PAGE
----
Set in St. Petersburg in 1846, “Poor People” offers an episodic narrative,
intertwining symbolism, surrealism, and realism. The play tells the story of Makar Devushkin, a middle-aged clerk, who despite his poverty remains a human with an endearingly bumbling, optimistic outlook and humor. Makar’s existence is transformed when Varvara Dobroselova, a young seamstress and Makar’s distant relation, enters his life. The two develop a platonic relationship, which they use as a shield when forced to face unscrupulous relatives, unwelcomed sexual advances, contempt at work, sickness, and hard labor. “Poor People” celebrates the resilience of the human spirit when circumstances seem insurmountable.
The History of Poor People
Our creative team is proud to present Poor People, a stage adaptation of Fyodor Dostoyevsky’s epistolary novel and first masterpiece, Poor Folk, as part of the New York International Fringe Festival 2015 (August 14th – August 30th) at The Kraine Theatre: 85 E 4th Street (Bowery & 2nd Avenue).
Poor People creators (director Irene Kapustina and award-winning playwright Lavinia Roberts) have worked on over six projects together, including: Eternal Flowers (The Players Theatre), Red Flowers in the Snow (Roy Arias), The Moment (Tada! Theatre), Cock Tales (Manhattan Repertory Theatre), and Eaten Voices (Dixon Place), but no project so intense as this adaptation of Poor Folk.
The idea for the play emerged from their passion for Fyodor Dostoyevsky’s writing, their love of the world and themes of Poor Folk, and their desire to blend devised physical theatre with music and scripted text.
Stage director Irene Kapustina picked up the novel, Poor Folk, while on vacation in Belarus. Irene was struck by how the world of Poor Folk mirrored the challenges of the working poor and the economic disparity in New York City today. Passionate about bringing the novel to the stage, Irene approached long time collaborator, writer Lavinia Roberts, about creating an adaptation. Lavinia appreciated Dostoyevsky’s strong humanist lens and the compassion he had for his characters. Both were aesthetically pulled to the visual image of having two characters live together on stage, in their own distinct, isolated worlds, yet connected through their love and their letters, the only space they could be vulnerable and intimate in a dehumanizing, indifferent and oppressive world. Thus Poor People began.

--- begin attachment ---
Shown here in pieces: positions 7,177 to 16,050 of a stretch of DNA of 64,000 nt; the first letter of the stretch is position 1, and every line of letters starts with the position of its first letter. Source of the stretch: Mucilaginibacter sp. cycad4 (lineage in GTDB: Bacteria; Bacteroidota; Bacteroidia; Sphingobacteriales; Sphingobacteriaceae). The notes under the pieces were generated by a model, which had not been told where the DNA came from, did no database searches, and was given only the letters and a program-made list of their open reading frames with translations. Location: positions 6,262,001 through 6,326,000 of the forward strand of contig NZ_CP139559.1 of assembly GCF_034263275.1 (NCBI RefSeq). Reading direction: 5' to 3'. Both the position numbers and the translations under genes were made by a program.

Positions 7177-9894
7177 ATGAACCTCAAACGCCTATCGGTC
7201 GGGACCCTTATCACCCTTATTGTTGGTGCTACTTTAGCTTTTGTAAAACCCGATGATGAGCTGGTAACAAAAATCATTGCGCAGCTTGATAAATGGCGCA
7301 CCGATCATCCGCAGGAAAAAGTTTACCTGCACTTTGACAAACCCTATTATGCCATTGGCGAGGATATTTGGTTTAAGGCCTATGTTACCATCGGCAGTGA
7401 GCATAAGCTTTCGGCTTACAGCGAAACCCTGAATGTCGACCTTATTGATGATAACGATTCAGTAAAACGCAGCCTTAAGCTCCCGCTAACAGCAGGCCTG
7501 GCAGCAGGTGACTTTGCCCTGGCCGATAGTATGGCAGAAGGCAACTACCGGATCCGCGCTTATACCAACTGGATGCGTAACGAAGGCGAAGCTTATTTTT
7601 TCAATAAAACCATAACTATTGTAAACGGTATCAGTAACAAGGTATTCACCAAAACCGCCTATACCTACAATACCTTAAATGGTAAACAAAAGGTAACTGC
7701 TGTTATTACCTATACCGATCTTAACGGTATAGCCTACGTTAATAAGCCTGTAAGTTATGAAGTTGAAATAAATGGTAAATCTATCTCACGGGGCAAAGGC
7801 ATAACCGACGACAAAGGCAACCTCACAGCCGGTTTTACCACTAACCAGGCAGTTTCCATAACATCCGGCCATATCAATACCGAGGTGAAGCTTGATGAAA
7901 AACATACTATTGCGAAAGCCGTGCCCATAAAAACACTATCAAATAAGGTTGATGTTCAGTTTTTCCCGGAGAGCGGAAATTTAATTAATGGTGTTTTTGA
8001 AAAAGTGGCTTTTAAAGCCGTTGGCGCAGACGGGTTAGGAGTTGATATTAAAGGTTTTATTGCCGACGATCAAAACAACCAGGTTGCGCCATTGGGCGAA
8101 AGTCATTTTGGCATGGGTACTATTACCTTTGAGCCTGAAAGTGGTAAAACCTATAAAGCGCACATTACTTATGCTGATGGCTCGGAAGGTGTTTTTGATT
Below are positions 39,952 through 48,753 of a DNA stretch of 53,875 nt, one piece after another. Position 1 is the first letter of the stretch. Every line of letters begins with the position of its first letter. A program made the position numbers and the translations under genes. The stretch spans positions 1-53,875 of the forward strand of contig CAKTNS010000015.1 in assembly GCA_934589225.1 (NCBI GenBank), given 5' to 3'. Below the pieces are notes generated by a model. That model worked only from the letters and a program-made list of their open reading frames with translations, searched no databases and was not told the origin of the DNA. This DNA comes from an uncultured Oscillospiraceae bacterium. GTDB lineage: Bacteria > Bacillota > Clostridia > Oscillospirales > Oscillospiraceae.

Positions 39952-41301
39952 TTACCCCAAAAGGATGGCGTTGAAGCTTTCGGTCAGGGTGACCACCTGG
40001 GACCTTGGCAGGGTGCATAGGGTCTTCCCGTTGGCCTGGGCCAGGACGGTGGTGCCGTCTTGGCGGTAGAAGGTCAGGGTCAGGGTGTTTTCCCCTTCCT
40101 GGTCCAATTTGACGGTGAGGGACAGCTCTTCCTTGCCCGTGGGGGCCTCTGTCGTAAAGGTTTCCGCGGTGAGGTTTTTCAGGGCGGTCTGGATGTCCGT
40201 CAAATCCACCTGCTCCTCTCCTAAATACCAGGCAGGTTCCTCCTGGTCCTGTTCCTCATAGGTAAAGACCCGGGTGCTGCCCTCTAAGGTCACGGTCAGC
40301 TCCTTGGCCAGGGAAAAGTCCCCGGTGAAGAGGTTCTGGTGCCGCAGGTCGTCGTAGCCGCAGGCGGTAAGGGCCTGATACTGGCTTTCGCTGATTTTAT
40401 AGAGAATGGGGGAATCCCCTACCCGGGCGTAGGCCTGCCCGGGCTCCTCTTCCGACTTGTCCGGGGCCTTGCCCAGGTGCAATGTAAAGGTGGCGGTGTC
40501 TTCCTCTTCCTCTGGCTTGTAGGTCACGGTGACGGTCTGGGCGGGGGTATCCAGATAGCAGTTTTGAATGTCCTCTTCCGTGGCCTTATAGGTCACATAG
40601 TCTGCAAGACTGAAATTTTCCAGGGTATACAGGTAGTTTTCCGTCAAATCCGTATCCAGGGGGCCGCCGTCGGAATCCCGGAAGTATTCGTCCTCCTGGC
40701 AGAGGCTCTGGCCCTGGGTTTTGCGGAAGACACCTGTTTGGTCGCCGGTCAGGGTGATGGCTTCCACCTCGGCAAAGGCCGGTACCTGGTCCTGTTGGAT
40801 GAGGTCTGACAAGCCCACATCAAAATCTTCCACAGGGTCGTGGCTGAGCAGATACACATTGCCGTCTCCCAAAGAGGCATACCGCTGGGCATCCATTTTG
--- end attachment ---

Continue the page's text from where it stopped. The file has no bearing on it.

Irene and Lavinia painstakingly delved into the text and immersed themselves in the rich history surrounding Dostoyevsky’s life and the world of Poor People. Irene did extensive research into the life of the author Dostoyevsky. Lavinia concentrated on delving into just the world of Poor Folk, so as to not infuse themes from other of Dostoyevsky’s works and remain true to the world of the novel. Irene also did extensive dramaturgical research for Lavinia during the writing process.
Lavinia encountered a variety of challenges in adapting this work to the stage, but also a good deal of creative freedom. As the novel is an epistolary novel, the work did not naturally lend itself to live performance. Most of the text was not suitable for dialogue, even though brilliant prose. Lavinia had ample freedom to generate dialogue and create scenes inspired from the novel. Some important events in the novel were modified, put in anachronistically, or melded together in order to create a stronger dramatic structure, in this staged version. Lavinia greatly developed the characters of Makar’s land lady and Vavara’s family friend, Fedora, who were not well developed in the novel, but vital to the theatrical version, as they were the characters who shared space with the leading characters and could best discuss with them their lives and current predicaments. Lavinia was also drawn to these powerful, compelling, and older female characters. Although the adaptation is true to the characters and world of the play, various choices were made to translate the world to the stage and both Irene’s and Lavinia aesthetic and voice were infused in the creation of this staged piece. The devised movement scenes throughout the work reflect Irene’s love of devised physical theatre.
The director and writer met each week for over half a year, typically for an entire day, to read through what Lavinia had written and discuss the text, with various English translations and armed with Irene’s Russian copy.
After months of collaboration and dramaturgy, as well as the ROUGH DRAFT directing residency at the Drama League, both director and playwright are excited to fully realize this work as part of the New York International Fringe Festival 2015.